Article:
It was amazing.

The following are my favorite 15 beers of the trip.

15. U Fleků Flekovský Tmavý Ležák 13°

U Fleku

U Fleků was a beautiful traditional-style Czech pub not far south from where our hotel was on the edge of Old Town. They only have one beer—a dark lager—and you don’t even have to order: Waiters walk in carrying huge trays full of beer at regular intervals.


U Fleku dark

The dark lager here had the most flavor of any of the darks I tried the whole trip: Lots of Czech yeast character (the slightest touch of sulphur) and a hint of roast in a beer with slightly more weight than the lighter 10 plato beers that are standard in the country. Delicious.

14. Pivovar Matuska Apollo Galaxy APA

2015-03-24 21.43.47

After two straight days of lager, it was refreshing to see a Czech take on an American style ale. The proprietor of U Kunštátů recommended the IPA from the small brewery Matsuka, but I needed something lighter, so I went with the APA. And I’m glad I did. It was basically a perfect beer. Crisply and cleanly fermented, very bitter, and fruity but not overhopped. I’d say it was probably better than 80-90% of American-made American pale ales.

13. Lederer Pils

Lederer Pils

This was the first beer I had in Germany, so it will always have a special place in my heart/stomach/liver. Apparently it’s a local macro-ish brew produced now by the Nuremberg brewery Tucher. It’s a classic German pils: pale and crisp with a subdued hop bite. It went fantastic with Nuremberger sausages. I had one the night before we left so it was nearly my final beer in Europe, but I snuck in an Alt at the airport in Dusseldorf.

12. Schlenkerla Rauchweizen


Points off for this one coming from a bottle, but it was delicious and just as smoky as the cask marzen. We killed some time here our last morning in Bamberg waiting for a nearby store to open, and we watched older men take up spots at the table to down a couple early beers. I couldn’t tell much difference between this and the marzen, to be honest, but I know it’s higher in ABV.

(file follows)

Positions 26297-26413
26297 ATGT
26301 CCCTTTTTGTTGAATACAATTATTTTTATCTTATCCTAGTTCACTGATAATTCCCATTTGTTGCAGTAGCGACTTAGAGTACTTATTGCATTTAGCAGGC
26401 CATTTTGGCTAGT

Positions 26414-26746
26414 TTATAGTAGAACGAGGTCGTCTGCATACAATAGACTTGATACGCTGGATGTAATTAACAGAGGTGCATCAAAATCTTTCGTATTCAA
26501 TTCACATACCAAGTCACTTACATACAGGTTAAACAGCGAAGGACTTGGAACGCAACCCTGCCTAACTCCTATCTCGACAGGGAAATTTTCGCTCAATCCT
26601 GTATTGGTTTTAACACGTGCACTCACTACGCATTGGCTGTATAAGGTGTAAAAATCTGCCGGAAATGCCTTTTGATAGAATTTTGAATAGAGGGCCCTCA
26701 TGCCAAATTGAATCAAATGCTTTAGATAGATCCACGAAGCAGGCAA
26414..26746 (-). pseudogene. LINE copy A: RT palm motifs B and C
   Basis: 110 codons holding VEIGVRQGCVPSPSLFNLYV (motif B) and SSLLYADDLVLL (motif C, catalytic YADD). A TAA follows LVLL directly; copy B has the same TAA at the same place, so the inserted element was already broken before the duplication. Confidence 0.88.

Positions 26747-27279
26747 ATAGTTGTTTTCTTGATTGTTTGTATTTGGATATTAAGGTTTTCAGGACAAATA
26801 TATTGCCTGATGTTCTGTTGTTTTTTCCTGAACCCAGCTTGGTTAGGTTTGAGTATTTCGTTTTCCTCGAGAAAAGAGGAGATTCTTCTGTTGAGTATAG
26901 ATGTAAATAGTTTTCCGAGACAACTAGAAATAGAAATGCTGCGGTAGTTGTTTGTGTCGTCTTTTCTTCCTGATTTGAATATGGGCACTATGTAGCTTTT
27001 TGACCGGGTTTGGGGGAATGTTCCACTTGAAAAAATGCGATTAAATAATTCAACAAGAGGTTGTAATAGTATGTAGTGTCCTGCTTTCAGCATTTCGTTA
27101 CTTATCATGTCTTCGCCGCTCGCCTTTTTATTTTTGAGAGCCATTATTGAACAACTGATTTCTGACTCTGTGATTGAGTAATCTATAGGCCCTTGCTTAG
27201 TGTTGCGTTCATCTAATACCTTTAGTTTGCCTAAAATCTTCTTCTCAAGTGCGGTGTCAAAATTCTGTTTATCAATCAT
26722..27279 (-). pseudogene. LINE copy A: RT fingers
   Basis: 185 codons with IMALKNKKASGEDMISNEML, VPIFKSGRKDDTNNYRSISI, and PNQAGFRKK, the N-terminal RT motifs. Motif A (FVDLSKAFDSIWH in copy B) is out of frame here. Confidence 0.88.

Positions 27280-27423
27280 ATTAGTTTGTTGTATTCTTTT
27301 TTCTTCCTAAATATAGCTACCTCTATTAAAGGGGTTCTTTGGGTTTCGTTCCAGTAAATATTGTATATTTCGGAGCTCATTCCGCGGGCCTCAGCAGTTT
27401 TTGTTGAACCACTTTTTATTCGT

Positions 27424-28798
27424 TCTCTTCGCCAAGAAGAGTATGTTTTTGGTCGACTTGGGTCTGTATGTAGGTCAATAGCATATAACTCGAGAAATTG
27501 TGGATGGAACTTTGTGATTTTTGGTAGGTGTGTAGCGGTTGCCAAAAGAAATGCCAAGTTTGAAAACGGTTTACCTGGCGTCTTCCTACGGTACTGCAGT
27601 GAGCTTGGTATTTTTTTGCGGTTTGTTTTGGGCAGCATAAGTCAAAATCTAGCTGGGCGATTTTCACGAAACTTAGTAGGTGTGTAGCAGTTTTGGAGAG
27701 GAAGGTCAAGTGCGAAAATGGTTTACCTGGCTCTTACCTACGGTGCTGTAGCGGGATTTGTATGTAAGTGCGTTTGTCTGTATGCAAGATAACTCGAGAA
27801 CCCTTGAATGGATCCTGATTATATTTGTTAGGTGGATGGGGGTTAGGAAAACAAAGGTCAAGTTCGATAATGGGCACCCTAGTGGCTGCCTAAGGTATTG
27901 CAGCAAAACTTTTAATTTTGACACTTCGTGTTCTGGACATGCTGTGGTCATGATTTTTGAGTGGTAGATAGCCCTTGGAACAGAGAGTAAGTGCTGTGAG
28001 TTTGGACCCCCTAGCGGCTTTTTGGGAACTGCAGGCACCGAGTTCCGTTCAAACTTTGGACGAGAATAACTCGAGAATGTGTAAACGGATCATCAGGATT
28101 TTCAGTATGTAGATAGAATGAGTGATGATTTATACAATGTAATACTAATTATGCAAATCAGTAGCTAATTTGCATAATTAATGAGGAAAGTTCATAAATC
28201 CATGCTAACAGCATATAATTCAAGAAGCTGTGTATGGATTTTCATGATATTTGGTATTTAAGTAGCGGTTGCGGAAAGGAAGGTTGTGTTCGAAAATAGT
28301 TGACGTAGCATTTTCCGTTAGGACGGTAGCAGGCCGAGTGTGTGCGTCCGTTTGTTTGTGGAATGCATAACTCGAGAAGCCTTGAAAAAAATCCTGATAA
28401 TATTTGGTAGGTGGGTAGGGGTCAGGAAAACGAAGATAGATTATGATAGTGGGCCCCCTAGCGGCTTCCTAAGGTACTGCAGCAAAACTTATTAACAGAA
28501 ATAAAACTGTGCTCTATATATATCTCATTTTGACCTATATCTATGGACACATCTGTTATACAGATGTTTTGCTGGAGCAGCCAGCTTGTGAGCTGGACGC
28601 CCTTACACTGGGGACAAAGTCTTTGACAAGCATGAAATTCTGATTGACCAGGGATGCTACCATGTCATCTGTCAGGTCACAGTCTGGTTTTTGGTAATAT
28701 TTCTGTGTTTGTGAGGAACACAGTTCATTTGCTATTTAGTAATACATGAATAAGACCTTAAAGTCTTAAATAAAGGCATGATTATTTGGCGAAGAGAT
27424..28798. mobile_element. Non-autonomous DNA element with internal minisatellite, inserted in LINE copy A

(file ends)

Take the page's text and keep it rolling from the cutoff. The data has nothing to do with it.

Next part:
11. Beim Käck’n Zoigl

Beim Käck’n is up the hill in Neuhaus in Windischeschenbach. We got a little lost in the small neighborhood, but once we found the main street it was easy to spot the Zoigl star.


The beer was good, just about the same as the location down the hill but slightly less carbonated. The beer is semi-dark (Munich malt?) and surprisingly hoppy (from what I was expecting), but not hoppy in the American sense. They use exclusively German noble hops which are a bit milder compared to the West Coast snuff.

Kackn zoigl

We made friends with some older German guys who were excited that we were there. Good times, solid beer.

10. Beim Glosser Zoigl

Beim glosser

Beim Glosser was right around the corner from our hotel. They recommended sausages stuffed with cheese, and the guy who sat down next to us told us we had to eat them hot.

Glosser zoigl

The beer was slightly spritzier than the other Zoigl. Other than that, it was difficult to tell a difference. My notes say that it might have been hoppier, and I vaguely remember thinking that maybe they dryhopped it. The next day was my first true hangover of the trip, although I blame part of it on the loss of an hour due to daylight savings time change.

9. Keesmann Herren Pils


Keesmann is right across the way from Mahrs, but we failed to visit on our first trip to that neighborhood of Bamberg because we were full of schnitzel and already drunk, so we had to make a second trip—no complaints.

Herren pils

Just a quick trip in for the beers here. We had the Pilsner and a Bock. The Pilsner was on the left. You can see how pale it is. Incredible. Clear and crisp with a sharp hop aftertaste. It was the best Pilsner on the trip, and I’m glad my friend encouraged me to make the trip back for it.